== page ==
The following is a selection of recent letters to the World Socialist Web Site.
This article is an excellent summary of an utterly appalling situation that leaves me speechless with rage. Unfortunately what is happening now is most likely harbinger to much worse. We are dealing with lunatics.
British Columbia, Canada
22 March 2005
Sunday March 19th was the second anniversary of our invasion of Iraq. A hundred thousand people marched in the sunshine from Hyde Park Corner to Trafalgar Square, London, calling for our government to withdraw our troops from Iraq. There were moving speeches from Tony Benn, Tariq Ali, and those who had lost loved ones and felt betrayed by Blair for leading us into an illegal war. The event coincided with Wales winning rugby’s Grand Slam. Guess which story dominated the Sunday front pages? There was hardly a mention of the demo in the newspapers, and minimum coverage on TV. What is the reason for this? Who is behind the censorship, and why? Next stop: a police state?
20 March 2005
In looking further into the lives of these poor souls, we can see the lack of a loving home, and a society which turns its back on its weakest sectors of the population. These are the main factors leading to these tragedies. More than likely the boy suffered from a mental disease, but this is not the real reason for his actions. These tragedies will continue in the future and at a much higher rate, because people are living for the wrong reasons, not for one another as they should, but because of competition, greed and the love of money and possessions, without consciousness of a world that is in great despair. We are living in the most shallow and decrepit society, a society which has been taught not to see the suffering of the world because of itself which is the root of the suffering. Goods and things are the blinders which keep us bothered by them in order not to see the truth; they are also the things which keep us from loving our brother and neighbor. I know that if there was just one, just one soul who cared about this boy, sacrificed his wants for him, he could have been saved and this never would have happened. The truth is there are not many that sacrifice themselves for the sake of a weaker brother anymore; they are deceived by money and its false hopes. I do not think there has been a more violent nation and society on earth and it is my belief that because of the evil that rules this land, violence in this country will continue to become worse and more frequent.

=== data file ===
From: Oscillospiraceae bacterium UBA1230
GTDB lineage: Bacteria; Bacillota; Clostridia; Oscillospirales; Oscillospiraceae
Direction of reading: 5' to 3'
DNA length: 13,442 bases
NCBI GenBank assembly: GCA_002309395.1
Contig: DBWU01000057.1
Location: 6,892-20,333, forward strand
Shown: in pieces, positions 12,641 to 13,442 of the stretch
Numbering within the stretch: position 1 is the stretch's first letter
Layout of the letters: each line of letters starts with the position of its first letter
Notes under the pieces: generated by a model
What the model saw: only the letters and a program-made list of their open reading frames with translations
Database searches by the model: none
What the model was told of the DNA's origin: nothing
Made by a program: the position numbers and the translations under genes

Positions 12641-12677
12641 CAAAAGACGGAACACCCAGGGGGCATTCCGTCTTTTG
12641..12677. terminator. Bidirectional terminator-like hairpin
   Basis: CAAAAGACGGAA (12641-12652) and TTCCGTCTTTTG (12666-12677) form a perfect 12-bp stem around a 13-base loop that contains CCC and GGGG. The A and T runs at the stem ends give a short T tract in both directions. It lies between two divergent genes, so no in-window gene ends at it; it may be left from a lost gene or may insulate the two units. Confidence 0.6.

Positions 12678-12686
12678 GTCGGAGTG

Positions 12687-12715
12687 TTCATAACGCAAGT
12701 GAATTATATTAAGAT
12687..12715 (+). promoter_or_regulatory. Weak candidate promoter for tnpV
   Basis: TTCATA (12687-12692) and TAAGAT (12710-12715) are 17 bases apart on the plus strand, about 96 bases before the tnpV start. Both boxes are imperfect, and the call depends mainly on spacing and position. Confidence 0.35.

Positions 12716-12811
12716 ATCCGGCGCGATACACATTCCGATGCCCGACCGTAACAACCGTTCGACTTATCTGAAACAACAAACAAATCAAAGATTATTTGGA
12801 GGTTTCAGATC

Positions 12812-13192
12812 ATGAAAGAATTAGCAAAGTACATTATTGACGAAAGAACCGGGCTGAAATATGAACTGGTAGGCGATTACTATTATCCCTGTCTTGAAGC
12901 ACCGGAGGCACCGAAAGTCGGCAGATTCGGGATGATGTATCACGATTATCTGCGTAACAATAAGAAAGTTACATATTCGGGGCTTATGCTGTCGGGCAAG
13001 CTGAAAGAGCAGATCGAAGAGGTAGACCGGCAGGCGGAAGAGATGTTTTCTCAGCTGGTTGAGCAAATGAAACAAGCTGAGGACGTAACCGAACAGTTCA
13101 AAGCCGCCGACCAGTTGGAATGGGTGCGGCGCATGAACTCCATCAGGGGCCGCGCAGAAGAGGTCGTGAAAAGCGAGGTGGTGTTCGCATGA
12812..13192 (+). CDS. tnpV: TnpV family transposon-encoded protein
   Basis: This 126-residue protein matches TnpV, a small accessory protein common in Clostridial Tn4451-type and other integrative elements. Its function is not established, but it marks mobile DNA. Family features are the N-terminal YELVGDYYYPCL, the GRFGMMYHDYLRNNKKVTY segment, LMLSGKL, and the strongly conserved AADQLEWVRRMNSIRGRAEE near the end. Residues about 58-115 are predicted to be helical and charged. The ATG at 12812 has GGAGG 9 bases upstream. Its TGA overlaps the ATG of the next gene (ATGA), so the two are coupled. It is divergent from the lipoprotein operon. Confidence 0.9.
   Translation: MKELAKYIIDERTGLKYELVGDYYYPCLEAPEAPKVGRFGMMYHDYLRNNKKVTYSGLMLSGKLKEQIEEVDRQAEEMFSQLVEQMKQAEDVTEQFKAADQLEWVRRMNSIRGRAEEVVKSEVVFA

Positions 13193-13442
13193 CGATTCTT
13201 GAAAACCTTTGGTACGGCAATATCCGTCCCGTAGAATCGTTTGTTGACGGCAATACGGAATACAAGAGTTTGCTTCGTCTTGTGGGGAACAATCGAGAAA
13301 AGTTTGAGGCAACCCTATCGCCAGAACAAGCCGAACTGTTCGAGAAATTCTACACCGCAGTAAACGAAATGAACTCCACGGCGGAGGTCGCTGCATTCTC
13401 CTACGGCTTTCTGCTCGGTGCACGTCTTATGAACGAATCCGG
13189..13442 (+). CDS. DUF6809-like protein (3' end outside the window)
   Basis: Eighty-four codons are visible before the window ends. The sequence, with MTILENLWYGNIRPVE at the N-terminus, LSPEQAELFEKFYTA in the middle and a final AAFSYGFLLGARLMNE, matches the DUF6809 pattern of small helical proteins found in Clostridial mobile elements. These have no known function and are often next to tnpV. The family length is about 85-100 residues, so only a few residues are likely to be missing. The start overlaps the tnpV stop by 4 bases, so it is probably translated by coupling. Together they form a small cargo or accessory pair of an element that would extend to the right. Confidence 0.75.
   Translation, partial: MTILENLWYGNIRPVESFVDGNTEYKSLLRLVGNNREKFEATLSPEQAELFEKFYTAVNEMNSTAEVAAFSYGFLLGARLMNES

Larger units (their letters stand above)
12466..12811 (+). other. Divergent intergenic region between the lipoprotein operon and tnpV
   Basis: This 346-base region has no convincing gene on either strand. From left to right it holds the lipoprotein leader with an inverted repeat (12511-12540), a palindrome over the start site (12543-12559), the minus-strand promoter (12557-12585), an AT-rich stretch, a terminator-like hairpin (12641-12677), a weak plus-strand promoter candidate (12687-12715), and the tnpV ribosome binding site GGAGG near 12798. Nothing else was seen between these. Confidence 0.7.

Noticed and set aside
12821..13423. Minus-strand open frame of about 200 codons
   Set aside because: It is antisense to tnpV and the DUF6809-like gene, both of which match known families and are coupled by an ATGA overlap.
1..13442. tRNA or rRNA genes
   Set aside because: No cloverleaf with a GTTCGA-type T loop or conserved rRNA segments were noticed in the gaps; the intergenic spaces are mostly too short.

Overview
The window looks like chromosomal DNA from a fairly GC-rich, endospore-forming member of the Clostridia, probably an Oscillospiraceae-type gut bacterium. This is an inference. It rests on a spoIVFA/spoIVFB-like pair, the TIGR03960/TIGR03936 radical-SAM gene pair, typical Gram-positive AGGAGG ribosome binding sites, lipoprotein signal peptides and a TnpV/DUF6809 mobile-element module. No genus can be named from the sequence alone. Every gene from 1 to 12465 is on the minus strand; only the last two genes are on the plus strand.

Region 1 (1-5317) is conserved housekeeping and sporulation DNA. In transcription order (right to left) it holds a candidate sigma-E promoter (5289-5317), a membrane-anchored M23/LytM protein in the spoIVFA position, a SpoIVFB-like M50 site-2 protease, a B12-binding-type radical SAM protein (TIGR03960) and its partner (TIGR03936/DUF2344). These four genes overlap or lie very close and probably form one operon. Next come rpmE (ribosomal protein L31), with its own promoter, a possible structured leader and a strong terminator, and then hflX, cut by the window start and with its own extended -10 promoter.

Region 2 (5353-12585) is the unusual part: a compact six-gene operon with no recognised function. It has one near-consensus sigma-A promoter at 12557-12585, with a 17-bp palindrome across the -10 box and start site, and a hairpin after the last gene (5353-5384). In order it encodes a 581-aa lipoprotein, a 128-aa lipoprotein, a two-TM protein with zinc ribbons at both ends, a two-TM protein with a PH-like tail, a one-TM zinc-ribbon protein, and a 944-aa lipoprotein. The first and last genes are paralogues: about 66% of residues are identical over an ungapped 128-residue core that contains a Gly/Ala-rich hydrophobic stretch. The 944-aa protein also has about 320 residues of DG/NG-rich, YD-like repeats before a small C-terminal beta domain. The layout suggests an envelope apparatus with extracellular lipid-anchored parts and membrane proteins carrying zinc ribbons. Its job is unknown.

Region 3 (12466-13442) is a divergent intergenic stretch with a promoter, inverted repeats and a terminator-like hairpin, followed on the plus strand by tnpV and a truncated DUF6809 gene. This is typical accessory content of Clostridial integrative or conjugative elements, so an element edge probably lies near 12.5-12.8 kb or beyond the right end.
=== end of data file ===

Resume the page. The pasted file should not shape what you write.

Thank you for addressing this issue and God Bless You,
23 March 2005
I am writing regarding the plight of the residents of Macquarie and other neighborhoods subject to the same harassment and public denigration. A method that has been successfully employed as a countermeasure to this abuse is the filming of these incidents. Certainly Rodney King is the first that comes to mind. From a positive perspective for the residents it is a viable, non-confrontational method of combating their immediate situation and frustrations. The more passive the residents remain, the better the purpose is served. Being confrontational only exacerbates the situation, festering more futile confrontations for the government and media to distort. Certainly with film depicting on-going unprovoked harassment by police, there is the real possibility of bringing the socio-economic issues to the fore that are the root cause of these problems, and the government policies of which they are a direct manifestation, exposing government, police and media collusion and deceit. There certainly are other implications which you are more aware of than I. For the working class residents of Macquarie Fields, while presenting them a positive method to vindicate their claims of harassment and of being scapegoats for the system, it will help to elucidate their political and social class consciousness and those of other working class Australians, who find them selves in a similar position. In light of the positive response to Mike Head’s latest campaign speech, it would also bode well for the Party. I think this a practical, easy to employ tactic that carried out with due diligence and caution, could yield a quite a deal.
17 March 2005
Lest anyone think that the CEOs may deserve their huge bonuses because perhaps they do indeed accomplish a lot for their respective firms: the March 13 New York Times Business Section ran a report by Jonathan Glater documenting the fact that over 400 companies in 2004 restated (lowered) their earnings but only “very, very rarely” got back any money from the CEOs whose bonuses were based on the faulty inflated earnings. And, Glater reported, often the earnings revisions resulted from “questionable accounting or other possible wrongdoing that meant the numbers leading to bonuses were inaccurate.” Two reasons cited for companies not seeking to recover the bonus money are (1) the large legal expense involved compared to the amount that could be recovered and (2) the “bad publicity” such a case might stir up.
22 March 2005